Interestingly, low GLUL expression is predictive of poor outcome and relapse in ALL16,48, supporting the notion that GLUL is an integral, functional part of the GC response. In line with this, in GC-treated primary ALL mouse xenografts12, induction of GLUL by dex occurred in GC-sensitive but not in GC-resistant primary cells. For these reasons, we believe the GLUL enzyme merits further examination to better understand the role of autophagy and catabolism in GC-induced ALL cell death.

Materials and Methods

Cell lines, culture conditions, and treatments

Two pre-B ALL cell lines, RS4;11 (ATCC, no. CRL-1873, USA) and SupB-15 (DSMZ, no. ACC 389, Germany), were used in this study. The cells were cultured in RPMI 1640 medium (Gibco no. 22400089) containing 25 mM HEPES for the RS4 and SupB15 cell lines, supplemented with 10% (v/v) heat-inactivated fetal calf serum (Gibco no. 10270106), 2 mM L-glutamine (Gibco no. 25030-024), 50 μg/ml streptomycin and penicillin (Gibco no. 15140122) and maintained in a humidified incubator in 5% CO2 at 37 °C. For the experiments, cells were seeded at 400,000 cells/ml and treated the day after as indicated for each experiment. For treatments of cells, the following reagents used were all from Sigma-Aldrich Chemie GmbH: dex (no. D1756) at a variety of concentrations indicated in each experiment, 2-deoxy-glucose (no. D6134-G) at final concentration of 2 mM, methyl pyruvate (no. 371173) at final concentration of 2 mM, N-acetyl-D-glucosamine (GA, no. A3286) at final concentration of 35 mM, αKG (no. 349631) at final concentration of 4 mM, were used for single treatment as well as 1 h pretreatment before Dex addition. Ammonium chloride, NH4Cl (Merck no. 12125-02-9) was used at 1–2 mM in sterile water. BafA1 (Selleck chemicals no. S1413) was used at 10 nM concentration for the last 1.5 h of dex or NH4Cl treatment. For the measurement of ammonia in cell media, the Ammonia assay kit was used (BioVision #K370) according to the manufacturer’s instructions. The standard curve was made using NH4Cl solutions for each experiment. ADP/ATP ratio was determined using EazyLight ADP/ATP assay kit (BioAssay Systems no. ELDT-100) according to the manufacturer’s instructions.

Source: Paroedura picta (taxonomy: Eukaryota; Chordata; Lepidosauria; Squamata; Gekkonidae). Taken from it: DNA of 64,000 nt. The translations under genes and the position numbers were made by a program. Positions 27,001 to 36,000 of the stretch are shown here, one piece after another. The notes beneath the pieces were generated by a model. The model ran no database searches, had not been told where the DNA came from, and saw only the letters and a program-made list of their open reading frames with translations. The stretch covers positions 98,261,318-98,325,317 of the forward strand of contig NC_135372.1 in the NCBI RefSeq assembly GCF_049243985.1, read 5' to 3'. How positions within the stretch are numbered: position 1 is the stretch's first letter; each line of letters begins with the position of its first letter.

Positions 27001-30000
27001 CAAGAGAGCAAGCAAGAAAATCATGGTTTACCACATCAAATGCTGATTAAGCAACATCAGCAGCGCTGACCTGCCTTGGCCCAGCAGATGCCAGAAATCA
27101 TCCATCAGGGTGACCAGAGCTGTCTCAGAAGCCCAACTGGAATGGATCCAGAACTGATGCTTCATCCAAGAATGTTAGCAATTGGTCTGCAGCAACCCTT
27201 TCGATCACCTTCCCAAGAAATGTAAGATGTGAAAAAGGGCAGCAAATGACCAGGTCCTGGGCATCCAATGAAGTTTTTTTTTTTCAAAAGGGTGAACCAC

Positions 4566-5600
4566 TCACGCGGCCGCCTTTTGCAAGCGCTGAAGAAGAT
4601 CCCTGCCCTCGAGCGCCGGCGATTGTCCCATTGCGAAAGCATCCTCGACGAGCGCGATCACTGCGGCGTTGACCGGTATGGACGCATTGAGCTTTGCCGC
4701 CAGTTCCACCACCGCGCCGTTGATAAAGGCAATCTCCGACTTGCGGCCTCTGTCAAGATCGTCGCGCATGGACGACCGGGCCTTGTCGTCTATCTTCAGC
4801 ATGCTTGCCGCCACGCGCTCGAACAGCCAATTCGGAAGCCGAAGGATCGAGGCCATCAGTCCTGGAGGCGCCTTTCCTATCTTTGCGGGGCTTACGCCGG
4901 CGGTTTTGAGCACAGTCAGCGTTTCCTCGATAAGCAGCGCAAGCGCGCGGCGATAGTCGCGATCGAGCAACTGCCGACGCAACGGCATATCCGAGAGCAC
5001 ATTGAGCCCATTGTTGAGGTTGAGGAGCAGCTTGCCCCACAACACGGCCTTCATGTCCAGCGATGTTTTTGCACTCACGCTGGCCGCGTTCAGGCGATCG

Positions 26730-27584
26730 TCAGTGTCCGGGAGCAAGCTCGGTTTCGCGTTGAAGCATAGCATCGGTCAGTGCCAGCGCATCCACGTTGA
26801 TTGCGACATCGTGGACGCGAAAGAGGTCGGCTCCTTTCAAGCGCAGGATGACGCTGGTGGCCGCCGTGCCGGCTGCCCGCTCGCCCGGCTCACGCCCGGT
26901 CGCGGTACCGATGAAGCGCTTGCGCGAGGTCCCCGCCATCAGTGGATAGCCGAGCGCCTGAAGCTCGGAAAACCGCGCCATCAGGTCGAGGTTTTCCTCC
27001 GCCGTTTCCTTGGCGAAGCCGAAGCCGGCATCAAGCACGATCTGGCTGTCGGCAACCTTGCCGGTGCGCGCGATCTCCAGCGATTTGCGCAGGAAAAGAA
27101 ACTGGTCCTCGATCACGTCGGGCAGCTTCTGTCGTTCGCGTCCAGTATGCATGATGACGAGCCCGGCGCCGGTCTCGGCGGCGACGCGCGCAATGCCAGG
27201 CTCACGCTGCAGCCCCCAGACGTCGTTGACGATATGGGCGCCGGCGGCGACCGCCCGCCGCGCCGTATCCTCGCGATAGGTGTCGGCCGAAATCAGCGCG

Metabolomics and isotope tracing

For the metabolomics and isotope-tracing experiments, a custom-synthesized RPMI medium was used according to standard formulation (Sigma), using the following isotopomers: 70% 1-13C-glucose, 50% U-13C, 15N-glutamine, 60% 3-13C-serine, and 50% U-13C-methionine. For metabolite extraction, cells were washed twice with Hank’s balanced salt solution, and the resulting pellet was extracted with cold HPLC-grade methanol and analyzed using a Thermo QExactive orbitrap instrument coupled to a HILIC chromatography system, as previously described49. The identity of metabolites were confirmed by matching retention times against those of pure standards, and additionally supported by comparing the observed mass isotopomers to those expected given the isotope tracers used. We identified 107 metabolites in this manner, and for each integrated peaks for all possible carbon and nitrogen isotopomers, comprising a total of 2720 mass isotopomers. Relative abundance for each metabolite was calculated as the sum of all mass isotopomer peak areas. To account for instrument drift, relative abundance data were normalized to the median of all metabolites in each sample. The full data set is available in Supplementary Table 2.


Quantitation of medium metabolites